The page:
Gabriel is the Luckiest Dog

We recently met a patient named Gabriel owned by three amazing triplets. His story is incredible and this may be the luckiest dog we’ve ever met. This is his story.

Gabriel the Basset Hound“Gabriel is actually a southern boy.” The triplets begin recounting the tale. “He came up on a transport because he wouldn’t hunt down south and he ended up at the Somerset Regional Animal Shelter right down the street from our house. He stayed there a couple of weeks until a family adopted him on a trial. It was on their first day that a teenage girl was walking him when something spooked him and he bolted. That was the beginning of his saga. He was lost on his own, dragging the leash, crossing major highways here in New Jersey for forty-two days!”

Despite an extensive search, Gabriel traveled over seven miles across Somerset County enduring ticks, dehydration, an elbow injury, and losing twenty-five pounds in the process before he was luckily found.

“One day, a gentleman in Martinsville found him in his chicken coop. They called the shelter and the shelter immediately went and got him. His original family felt that he was a little too much for them to handle, so they brought him back to the shelter. He needed elbow surgery on account of maybe being nudged by a car.”

The three sisters took Gabriel to a local veterinary hospital to have the elbow injury operated on. But after finding additional heart problems, the triplets turned to the specialists at NorthStar VETS.

Dr. Jennifer Schneiderman placing the pacemaker into GabrielJennifer Schneiderman, DVM, DACVIM (Cardiology), explained, “Gabriel is a Basset Hound that was diagnosed with an arrhythmia called third degree A-V block. Basically, that causes the heart to beat too slow which can make animals feel weak, lethargic, and they can even have passing-out episodes. The only way to fix that kind of arrhythmia is by placing a pacemaker which allows the heart to beat at a faster rate that’s more compatible with everyday activity and life.” She continued, “The way we place pacemakers now in veterinary medicine is minimally invasive. Using fluoroscopy, we can go down the jugular vein and place the lead wire of the pacemaker into the right ventricle. It’s then attached to a battery pack that sits in a pocket under the skin on the neck. This way, we don’t need to open up the chest and dogs go home the next day feeling great!”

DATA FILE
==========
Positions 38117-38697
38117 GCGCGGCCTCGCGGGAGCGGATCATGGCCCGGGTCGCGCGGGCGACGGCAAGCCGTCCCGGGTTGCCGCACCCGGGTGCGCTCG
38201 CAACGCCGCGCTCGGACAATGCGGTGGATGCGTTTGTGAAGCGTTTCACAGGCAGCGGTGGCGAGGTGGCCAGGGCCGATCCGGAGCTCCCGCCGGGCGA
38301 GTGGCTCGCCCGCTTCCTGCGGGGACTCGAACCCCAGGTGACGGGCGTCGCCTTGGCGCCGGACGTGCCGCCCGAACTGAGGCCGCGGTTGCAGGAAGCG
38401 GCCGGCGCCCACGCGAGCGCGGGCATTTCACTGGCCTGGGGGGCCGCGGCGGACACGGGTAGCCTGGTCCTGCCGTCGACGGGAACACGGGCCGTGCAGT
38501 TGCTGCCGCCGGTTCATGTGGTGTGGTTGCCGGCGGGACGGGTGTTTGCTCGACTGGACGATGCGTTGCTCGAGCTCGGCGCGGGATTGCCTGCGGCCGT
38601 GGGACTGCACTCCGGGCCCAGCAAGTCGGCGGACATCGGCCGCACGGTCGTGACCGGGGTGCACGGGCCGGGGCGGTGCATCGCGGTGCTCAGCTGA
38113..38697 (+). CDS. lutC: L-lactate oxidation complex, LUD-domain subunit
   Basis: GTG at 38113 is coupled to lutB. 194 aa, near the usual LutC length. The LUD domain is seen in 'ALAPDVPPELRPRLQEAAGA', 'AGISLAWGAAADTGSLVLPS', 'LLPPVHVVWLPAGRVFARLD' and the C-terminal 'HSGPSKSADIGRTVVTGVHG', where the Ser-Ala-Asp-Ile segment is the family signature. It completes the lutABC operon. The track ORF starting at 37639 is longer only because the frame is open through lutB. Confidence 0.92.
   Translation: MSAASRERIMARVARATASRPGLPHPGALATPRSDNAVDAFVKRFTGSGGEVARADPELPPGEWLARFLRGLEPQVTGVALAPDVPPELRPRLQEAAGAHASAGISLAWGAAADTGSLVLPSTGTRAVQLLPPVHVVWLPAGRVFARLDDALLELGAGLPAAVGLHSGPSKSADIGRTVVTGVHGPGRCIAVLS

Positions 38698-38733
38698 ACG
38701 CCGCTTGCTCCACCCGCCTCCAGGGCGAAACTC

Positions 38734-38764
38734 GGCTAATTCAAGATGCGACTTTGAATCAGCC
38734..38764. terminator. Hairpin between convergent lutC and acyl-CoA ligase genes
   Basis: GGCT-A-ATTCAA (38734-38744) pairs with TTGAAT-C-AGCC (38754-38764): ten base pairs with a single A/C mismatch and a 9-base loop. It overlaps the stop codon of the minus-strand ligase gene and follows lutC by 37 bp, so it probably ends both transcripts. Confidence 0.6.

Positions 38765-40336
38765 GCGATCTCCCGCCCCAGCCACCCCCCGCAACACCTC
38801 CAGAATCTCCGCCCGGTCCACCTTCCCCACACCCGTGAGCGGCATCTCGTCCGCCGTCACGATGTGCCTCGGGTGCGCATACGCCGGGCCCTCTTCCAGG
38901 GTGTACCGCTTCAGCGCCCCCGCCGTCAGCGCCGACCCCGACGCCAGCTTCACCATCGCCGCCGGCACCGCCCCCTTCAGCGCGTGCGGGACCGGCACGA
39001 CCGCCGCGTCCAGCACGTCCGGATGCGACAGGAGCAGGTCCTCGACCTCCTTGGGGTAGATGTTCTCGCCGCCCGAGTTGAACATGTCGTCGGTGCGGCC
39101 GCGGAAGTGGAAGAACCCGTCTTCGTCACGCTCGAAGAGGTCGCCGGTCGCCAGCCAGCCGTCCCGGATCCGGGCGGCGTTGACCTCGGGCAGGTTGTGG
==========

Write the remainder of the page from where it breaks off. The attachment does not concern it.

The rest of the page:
“He is so happy!” Reported the triplets, “He wakes up wagging his tail, he rests soundly, and he’s got a great appetite. He is a delight! And he loves the way when he arrives at NorthStar VETS everyone says, ‘Gabriel’s here!’ He feels like he is a VIP patient here.”

“Dr. Schneiderman noted, “Doing these procedures is very gratifying because it is such a wonderful feeling to be able to instantly help an animal feel better. Really, as soon as they wake up from the surgery they feel great and they’re ready to run around.”

After all Gabriel has been through, he’s now relaxing at home with Georgette, Gail and Gerie. They remarked, “He was near death when we found him. It’s a miracle he survived. He came with the name Gabriel and we thought that was perfect, so we kept it.”

Jennifer Schneiderman, DVM, DACVIM (Cardiology)Jennifer Schneiderman, DVM, DACVIM (Cardiology)
Dr. Schneiderman received her Doctorate of Veterinary Medicine degree at Ross University in 2009 before moving back home to Long Island, New York where she completed a one-year rotating internship in small animal medicine and surgery at Atlantic Coast Veterinary Specialists in March 2010. After that, she completed a three-year residency in Cardiology at Atlantic Coast Veterinary Specialists in July 2013 and then stayed on there as a Staff Cardiologist until June 2014. Now a board-certified Veterinary Cardiologist, Dr. Schneiderman joined the NorthStar VETS team in August 2014. Her clinical interests include treatment of congestive heart failure and complex arrhythmias along with an interest in interventional procedures such as pacemaker implantation, balloon valvuloplasty and patent ductus arteriosus occlusion. Outside of work, Dr. Schneiderman enjoys traveling, scuba diving, going to the beach and spending time with her two tuxedo cats.

The information presented on this web site is not intended to take the place of your family veterinarian’s advice and is not intended to diagnose, treat, cure or prevent any disease. Discuss this information with your own veterinarian to determine what is right for your pet. All information is intended for your general knowledge only and is not a substitute for medical advice or treatment for specific medical conditions. We can not and do not give you medical advice via this blog. The information contained in this online site and emails is presented in summary form only and intended to provide broad understanding and knowledge. The information should not be considered complete and should not be used in place of a visit, call, consultation or advice of your veterinarian. We do not recommend the self-management of your pet’s health problems.

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